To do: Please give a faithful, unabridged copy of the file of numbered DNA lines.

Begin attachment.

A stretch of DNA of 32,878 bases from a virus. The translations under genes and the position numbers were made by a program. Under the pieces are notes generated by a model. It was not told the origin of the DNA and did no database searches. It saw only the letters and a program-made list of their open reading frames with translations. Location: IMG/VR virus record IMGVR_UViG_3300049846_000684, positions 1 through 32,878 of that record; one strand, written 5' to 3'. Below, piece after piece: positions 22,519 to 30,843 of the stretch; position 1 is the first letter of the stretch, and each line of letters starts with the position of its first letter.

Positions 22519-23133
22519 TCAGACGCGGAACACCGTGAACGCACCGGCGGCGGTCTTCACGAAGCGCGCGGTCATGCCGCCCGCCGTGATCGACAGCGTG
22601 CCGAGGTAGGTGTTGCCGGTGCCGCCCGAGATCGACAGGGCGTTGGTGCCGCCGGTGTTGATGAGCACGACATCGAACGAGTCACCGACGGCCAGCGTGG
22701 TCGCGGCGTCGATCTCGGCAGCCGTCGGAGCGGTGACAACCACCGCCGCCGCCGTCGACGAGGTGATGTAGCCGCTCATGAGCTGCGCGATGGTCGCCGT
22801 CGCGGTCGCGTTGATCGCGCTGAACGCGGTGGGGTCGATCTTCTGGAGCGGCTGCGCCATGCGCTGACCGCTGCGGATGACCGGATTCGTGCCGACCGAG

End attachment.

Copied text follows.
A stretch of DNA of 32,878 bases from a virus. The translations under genes and the position numbers were made by a program. Under the pieces are notes generated by a model. It was not told the origin of the DNA and did no database searches. It saw only the letters and a program-made list of their open reading frames with translations. Location: IMG/VR virus record IMGVR_UViG_3300049846_000684, positions 1 through 32,878 of that record; one strand, written 5' to 3'. Below, piece after piece: positions 22,519 to 30,843 of the stretch; position 1 is the first letter of the stretch, and each line of letters starts with the position of its first letter.

Positions 22519-23133
22519 TCAGACGCGGAACACCGTGAACGCACCGGCGGCGGTCTTCACGAAGCGCGCGGTCATGCCGCCCGCCGTGATCGACAGCGTG
22601 CCGAGGTAGGTGTTGCCGGTGCCGCCCGAGATCGACAGGGCGTTGGTGCCGCCGGTGTTGATGAGCACGACATCGAACGAGTCACCGACGGCCAGCGTGG
22701 TCGCGGCGTCGATCTCGGCAGCCGTCGGAGCGGTGACAACCACCGCCGCCGCCGTCGACGAGGTGATGTAGCCGCTCATGAGCTGCGCGATGGTCGCCGT
22801 CGCGGTCGCGTTGATCGCGCTGAACGCGGTGGGGTCGATCTTCTGGAGCGGCTGCGCCATGCGCTGACCGCTGCGGATGACCGGATTCGTGCCGACCGAG